The Slatest

Trump Bashes John McCain Over Vote on Obamacare Repeal

President Donald Trump gestures while delivering remarks to dinner guests at the White House August 27, 2018 in Washington, D.C.
President Donald Trump gestures while delivering remarks to dinner guests at the White House August 27, 2018 in Washington, D.C.
Win McNamee/Getty Images

President Donald Trump made it clear Saturday that just because someone is dead, doesn’t mean that they get a reprieve from his petty squabbles. Trump was never shy about criticizing Sen. John McCain when he was alive. And for anyone wondering, Trump sent the message that he wouldn’t end his criticism just because he has since passed away. If Trump holds a grudge against you, it will apparently continue until the end of time.

The president’s criticism of the late senator began with a quote of a comment by former independent counsel Ken Starr who was referring to reports that it was McCain’s office that passed along the unverified dossier of Trump’s ties to Russia to the media. Starr had said that while McCain was an “American hero,” the reports, if true, amount to a “very dark stain” on the late senator. Trump, however, seized this opportunity to bring up his long-held criticism of McCain, saying the Arizona Republican “had far worse ‘stains’ than this,” going on to cite his vote against efforts to repeal Obamacare in 2017.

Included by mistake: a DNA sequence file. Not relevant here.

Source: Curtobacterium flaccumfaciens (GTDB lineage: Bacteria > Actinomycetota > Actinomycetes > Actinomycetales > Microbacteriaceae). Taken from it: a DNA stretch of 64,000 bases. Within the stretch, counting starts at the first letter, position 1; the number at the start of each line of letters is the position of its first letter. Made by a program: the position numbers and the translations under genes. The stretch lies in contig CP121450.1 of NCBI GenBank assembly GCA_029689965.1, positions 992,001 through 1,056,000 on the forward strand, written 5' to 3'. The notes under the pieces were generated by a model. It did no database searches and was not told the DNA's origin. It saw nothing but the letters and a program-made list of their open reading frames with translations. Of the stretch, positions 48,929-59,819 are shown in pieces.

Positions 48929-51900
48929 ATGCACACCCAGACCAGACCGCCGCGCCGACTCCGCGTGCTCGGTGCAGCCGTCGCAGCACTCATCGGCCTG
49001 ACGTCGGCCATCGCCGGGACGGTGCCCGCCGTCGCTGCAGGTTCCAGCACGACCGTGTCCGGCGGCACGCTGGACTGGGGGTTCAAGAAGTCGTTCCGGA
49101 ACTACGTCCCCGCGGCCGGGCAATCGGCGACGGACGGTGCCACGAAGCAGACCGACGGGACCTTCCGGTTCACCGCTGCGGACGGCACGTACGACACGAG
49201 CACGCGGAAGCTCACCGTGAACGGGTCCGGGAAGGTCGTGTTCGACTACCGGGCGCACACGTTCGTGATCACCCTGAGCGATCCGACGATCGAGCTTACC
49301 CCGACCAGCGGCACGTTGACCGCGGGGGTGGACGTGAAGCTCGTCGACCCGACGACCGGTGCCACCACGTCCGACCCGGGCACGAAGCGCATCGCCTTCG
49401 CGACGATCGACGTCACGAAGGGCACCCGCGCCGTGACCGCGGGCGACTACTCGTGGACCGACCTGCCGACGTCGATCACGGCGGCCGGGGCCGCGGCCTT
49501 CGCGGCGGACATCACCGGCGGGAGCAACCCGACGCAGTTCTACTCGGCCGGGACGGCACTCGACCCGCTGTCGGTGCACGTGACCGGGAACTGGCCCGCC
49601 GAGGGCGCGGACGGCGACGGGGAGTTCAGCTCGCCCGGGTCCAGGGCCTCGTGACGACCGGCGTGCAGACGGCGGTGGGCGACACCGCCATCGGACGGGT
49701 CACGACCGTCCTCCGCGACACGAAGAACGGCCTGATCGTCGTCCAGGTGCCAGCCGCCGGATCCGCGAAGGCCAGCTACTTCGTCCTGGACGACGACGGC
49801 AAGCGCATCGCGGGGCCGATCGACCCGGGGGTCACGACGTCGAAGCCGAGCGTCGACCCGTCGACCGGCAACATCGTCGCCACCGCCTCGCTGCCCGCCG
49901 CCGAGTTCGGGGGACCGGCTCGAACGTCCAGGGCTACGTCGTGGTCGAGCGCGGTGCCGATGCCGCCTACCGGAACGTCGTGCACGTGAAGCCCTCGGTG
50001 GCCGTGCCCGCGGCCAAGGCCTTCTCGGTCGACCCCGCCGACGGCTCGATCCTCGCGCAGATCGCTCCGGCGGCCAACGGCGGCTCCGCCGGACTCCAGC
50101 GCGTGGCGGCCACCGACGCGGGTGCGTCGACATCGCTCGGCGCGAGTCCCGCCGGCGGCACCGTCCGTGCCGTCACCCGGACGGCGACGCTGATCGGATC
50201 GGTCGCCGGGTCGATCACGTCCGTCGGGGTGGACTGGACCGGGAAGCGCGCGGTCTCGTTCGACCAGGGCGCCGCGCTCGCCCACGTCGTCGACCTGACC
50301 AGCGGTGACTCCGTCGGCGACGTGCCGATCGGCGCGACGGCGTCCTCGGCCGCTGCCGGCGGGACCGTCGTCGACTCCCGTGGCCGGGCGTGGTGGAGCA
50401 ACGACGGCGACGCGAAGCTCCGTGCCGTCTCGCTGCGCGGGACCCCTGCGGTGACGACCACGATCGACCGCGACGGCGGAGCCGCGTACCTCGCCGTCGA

Trump’s tweet opened the floodgates of criticism with many expressing disbelief that the commander in chief would stoop so low as to attack a dead man. Meghan McCain quickly blasted the president for his tweet, writing that “no one will ever love you the way they loved my father.” She added that maybe the commander in chief should spend more time with his family than on his Twitter account. The president did seem particularly Twitter-obsessed Saturday, tweeting or retweeting at least 20 times as of late afternoon.

Many of those who criticized Trump contrasted how the president seemingly doesn’t hesitate to use harsh language to refer to an American war hero when he is full of praise to some of the world’s most brutal rulers, including North Korea’s Kim Jong Un.

This marks the second time this year that Trump has criticized McCain. At a lunch with news anchors in early February, Trump reportedly brought up McCain’s vote and made fun of his memoir in which he was critical of the president. “By the way,” Trump said, according to the New York Times, “he wrote a book and the book bombed.”